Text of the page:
You’re health doesn’t take a holiday.
Especially your heart.
“Heart health in December is just as important, if not more important, as it is in January,” said Dr. Quinn Pack, a preventive cardiologist in the Heart & Vascular Program at Baystate Medical Center.
“Although many people enjoy the holidays, it turns out that Christmas and New Years have the highest death rate from heart disease of any day of the year. While no one knows the exact reason, overindulgence, stress, and delay in seeking medical care are among the leading suspected reasons for the increase in death rates on these two days,” he added.
The leading cause of death
According to figures from the Centers for Disease Control and Prevention (CDC), cardiovascular disease is the leading cause of death in the United States for both men and women. About 610,000 people die of heart disease in the United States every year – that’s 1 in every 4 deaths.
“Fortunately, the good news is that even small improvements in your lifestyle can make a big difference to your heart health. These changes will also help you feel much better and reduce your risk for non-heart related diseases,” said Dr. Pack.
The more risk factors you have, the greater your chance of developing coronary artery disease.
“But, there is still more good news. Some 80 percent of heart disease is preventable. You can prevent or delay heart disease by beginning today to adopt a heart-healthy lifestyle in the New Year and modifying your risk factors,” said Dr. Pack.
Controlling risk factors
While there are some risk factors that you can’t change, such as your family history, your sex and age, there are still many important risk factors that you can control, including:
►High blood pressure
►High blood cholesterol
Dr. Pack said charting a course in the New Year for good heart health begins with a visit to your primary care physician, who can assess your individual risk factors, then tailor a strategy for you to follow.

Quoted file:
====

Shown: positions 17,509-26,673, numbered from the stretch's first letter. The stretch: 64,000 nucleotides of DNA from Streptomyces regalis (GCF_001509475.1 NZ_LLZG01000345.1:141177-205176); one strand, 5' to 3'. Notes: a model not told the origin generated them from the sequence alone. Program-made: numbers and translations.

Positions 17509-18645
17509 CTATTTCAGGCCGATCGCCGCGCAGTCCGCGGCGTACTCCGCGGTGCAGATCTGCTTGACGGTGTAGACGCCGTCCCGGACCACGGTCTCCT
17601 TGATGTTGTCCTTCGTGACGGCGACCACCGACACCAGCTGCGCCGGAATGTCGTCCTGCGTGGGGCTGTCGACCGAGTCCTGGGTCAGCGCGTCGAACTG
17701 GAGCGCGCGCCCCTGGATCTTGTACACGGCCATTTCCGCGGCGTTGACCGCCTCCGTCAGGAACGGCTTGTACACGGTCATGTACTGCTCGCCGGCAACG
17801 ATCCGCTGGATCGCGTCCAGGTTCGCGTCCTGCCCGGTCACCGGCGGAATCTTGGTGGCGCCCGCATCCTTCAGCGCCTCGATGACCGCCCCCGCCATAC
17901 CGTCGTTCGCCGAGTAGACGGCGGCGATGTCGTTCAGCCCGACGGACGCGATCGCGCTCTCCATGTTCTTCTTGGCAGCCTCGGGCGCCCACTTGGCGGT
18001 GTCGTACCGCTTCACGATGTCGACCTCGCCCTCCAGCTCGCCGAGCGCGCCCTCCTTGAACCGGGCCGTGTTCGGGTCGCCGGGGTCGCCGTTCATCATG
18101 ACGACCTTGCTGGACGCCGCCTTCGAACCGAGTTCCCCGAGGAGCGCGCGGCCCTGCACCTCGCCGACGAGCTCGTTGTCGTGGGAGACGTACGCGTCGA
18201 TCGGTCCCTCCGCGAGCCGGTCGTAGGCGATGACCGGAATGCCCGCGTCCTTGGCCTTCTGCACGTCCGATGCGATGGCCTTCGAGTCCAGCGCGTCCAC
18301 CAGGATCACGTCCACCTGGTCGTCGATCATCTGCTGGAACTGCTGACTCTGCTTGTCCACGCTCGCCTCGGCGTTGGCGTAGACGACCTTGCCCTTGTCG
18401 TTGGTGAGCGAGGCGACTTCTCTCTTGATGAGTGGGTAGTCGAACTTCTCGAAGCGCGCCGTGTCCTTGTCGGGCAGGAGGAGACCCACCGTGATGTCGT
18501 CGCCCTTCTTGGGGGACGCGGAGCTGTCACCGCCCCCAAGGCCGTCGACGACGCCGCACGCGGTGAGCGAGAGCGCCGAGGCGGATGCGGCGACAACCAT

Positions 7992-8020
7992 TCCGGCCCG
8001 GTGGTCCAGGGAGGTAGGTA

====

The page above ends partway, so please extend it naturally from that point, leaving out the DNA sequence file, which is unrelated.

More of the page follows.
For smokers, Dr. Pack said he is “a big fan of addressing this bad habit first.”
“Smoking cessation may be hard, but is a more satisfying risk factor to treat because once you stop, unless you relapse, then that’s it - you’re done. That’s different than diet and physical activity which require effort every day of your life,” he said.
Also, within one month of quitting smoking, your risk for heart disease drops substantially, he noted.
Hypertension a major risk factor
Hypertension or high blood pressure is most often associated with the risk of stroke, it is also a major risk factor for heart disease and heart failure.
“We now have medications that are effective and have minimal side effects. So, there is no reason other than patient disengagement to not having your blood pressure or cholesterol under control,” said Dr. Pack, who noted patients should talk with their primary care doctor to learn if they fall under guidelines for cholesterol lowering statins and hypertensive medications.
When it comes to physical activity, Dr. Pack calls exercise “the polypill of preventive cardiology.”
“If you exercise every day for at least 30 minutes, just like taking a medication every day, you will have substantial benefits. And, it’s not just beneficial to lowering your risk of heart disease and lowering your blood pressure and cholesterol. Exercise also has an overall positive effect on your quality of life from improving your mood, sleep, digestion, sexual health, and preventing diabetes and osteoporosis,” he said.
Dr. Pack considers obesity and being overweight as “bad polypills.”
“Weight is a major risk factor for high blood pressure, high cholesterol, and diabetes. It is also responsible for chronic obstructive sleep apnea, lower back pain, joint pain, and some depression, a decrease in energy and some cancers,” said Dr. Pack.
“Diabetes is completely linked at the hip with obesity. Fortunately, if you can lose even a little weight, it can have quite a positive effect on diabetes and prevent complications of diabetes such as blindness, kidney failure and neuropathy. It’s number three on my list of risk factors. It can be easily diagnosed and there are good medications available to control your blood sugars,” he added.
To learn more about Baystate Medical Center’s life-saving cardiac capabilities, visit baystatehealth.org/bhvp, or to make an appointment, call 413-794-2273.